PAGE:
Celebrating Darwin: Religion And Science Are Closer Than You Think

The MIT Survey on Science, Religion and Origins, which we’re officially publishing today in honor of Charles Darwin’s 204th birthday. We found that only 11 percent of Americans belong to religions openly rejecting evolution or our Big Bang. So if someone you know has the same stressful predicament as my student, chances are that they can relax as well. To find out for sure, check out this infographic.

So is there a conflict between science and religion? The religious organizations representing most Americans clearly don’t think so. Interestingly, the science organizations representing most American scientists don’t think so either: For example, the American Association for the Advancement of Science states that science and religion “live together quite comfortably, including in the minds of many scientists.” This shows that the main divide in the U.S. origins debate isn’t between science and religion, but between a small fundamentalist minority and mainstream religious communities who embrace science.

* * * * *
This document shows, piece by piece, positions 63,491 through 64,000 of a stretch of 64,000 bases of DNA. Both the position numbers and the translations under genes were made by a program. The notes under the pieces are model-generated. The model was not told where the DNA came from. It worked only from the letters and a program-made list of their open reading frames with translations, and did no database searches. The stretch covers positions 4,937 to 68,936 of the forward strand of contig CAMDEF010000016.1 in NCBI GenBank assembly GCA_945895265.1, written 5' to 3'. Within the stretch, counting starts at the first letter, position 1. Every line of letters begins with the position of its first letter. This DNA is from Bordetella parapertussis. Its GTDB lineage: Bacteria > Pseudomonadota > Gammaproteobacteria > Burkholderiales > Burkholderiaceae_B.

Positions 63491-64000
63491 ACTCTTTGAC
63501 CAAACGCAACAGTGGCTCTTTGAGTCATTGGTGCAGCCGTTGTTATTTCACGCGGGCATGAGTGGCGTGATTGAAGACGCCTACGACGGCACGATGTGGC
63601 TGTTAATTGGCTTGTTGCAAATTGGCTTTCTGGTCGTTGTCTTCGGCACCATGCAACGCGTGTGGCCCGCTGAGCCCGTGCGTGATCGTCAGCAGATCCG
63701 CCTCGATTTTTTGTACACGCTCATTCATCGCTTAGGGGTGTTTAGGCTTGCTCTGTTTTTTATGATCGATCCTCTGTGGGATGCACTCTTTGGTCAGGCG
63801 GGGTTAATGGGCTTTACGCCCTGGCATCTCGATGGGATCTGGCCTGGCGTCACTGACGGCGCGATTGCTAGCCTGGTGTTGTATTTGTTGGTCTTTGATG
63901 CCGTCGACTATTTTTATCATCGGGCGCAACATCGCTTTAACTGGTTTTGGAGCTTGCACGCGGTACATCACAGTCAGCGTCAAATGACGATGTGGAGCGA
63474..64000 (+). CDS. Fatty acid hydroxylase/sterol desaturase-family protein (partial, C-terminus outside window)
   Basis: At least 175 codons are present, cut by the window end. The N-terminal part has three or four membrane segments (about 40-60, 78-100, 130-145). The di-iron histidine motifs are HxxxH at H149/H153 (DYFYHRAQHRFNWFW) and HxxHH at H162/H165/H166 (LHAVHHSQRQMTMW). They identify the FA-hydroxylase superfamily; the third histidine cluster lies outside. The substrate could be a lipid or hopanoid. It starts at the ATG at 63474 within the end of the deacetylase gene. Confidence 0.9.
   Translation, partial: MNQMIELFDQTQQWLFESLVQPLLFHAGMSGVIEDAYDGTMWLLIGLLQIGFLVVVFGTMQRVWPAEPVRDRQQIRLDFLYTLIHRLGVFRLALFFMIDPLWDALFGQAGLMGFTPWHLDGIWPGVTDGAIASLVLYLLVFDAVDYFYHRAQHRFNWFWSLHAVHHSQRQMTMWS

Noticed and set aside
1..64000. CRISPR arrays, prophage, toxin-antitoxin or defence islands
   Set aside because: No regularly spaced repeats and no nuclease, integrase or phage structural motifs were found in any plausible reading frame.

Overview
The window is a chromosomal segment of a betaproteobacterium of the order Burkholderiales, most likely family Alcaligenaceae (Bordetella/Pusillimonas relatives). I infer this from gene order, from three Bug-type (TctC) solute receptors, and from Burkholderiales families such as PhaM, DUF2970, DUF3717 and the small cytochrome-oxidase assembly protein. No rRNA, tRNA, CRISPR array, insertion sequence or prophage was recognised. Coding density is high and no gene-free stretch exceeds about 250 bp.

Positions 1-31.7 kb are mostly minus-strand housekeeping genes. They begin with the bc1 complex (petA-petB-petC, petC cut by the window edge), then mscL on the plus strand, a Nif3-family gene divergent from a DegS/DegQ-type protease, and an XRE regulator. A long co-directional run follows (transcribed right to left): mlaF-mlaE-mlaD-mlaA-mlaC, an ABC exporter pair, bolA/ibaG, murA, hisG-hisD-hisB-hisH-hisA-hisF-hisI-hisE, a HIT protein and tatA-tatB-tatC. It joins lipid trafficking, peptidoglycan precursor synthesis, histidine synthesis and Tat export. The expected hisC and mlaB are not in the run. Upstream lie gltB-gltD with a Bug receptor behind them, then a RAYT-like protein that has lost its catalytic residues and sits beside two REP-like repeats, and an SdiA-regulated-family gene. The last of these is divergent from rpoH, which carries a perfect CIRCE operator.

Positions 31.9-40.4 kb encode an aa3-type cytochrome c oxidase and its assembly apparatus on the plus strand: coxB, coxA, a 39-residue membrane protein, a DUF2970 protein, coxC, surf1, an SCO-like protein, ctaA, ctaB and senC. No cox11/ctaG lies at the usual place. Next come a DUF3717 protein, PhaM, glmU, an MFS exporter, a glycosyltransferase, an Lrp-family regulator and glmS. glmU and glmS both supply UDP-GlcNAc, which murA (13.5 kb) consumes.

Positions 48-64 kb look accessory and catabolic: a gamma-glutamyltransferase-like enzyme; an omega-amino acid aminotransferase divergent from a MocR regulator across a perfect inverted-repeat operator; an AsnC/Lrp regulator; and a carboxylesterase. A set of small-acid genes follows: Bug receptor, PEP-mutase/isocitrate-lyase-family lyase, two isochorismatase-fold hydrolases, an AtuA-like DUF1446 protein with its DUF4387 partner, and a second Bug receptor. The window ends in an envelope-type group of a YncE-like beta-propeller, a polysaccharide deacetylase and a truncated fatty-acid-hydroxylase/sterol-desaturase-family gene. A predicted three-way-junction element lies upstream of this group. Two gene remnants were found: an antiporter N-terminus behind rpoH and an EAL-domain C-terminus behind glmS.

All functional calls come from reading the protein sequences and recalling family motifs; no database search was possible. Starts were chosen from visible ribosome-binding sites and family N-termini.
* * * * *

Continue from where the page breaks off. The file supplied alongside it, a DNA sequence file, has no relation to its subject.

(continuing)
So is there a conflict between science and religion? The religious organizations representing most Americans clearly don’t think so. Interestingly, the science organizations representing most American scientists don’t think so either: For example, the American Association for the Advancement of Science states that science and religion “live together quite comfortably, including in the minds of many scientists.” This shows that the main divide in the U.S. origins debate isn’t between science and religion, but between a small fundamentalist minority and mainstream religious communities who embrace science.

Book – Europe’s Angry Muslims: The Revolt of The Second Generation

Bombings in London, riots in Paris, terrorists in Germany, fury over mosques, veils and cartoons–such headlines underscore the tensions between Muslims and their European hosts. Did too much immigration, or too little integration, produce Muslim second-generation anger? Is that rage imported or spawned inside Europe itself? What do the conflicts between Muslims and their European hosts portend for an America encountering its own angry Muslims?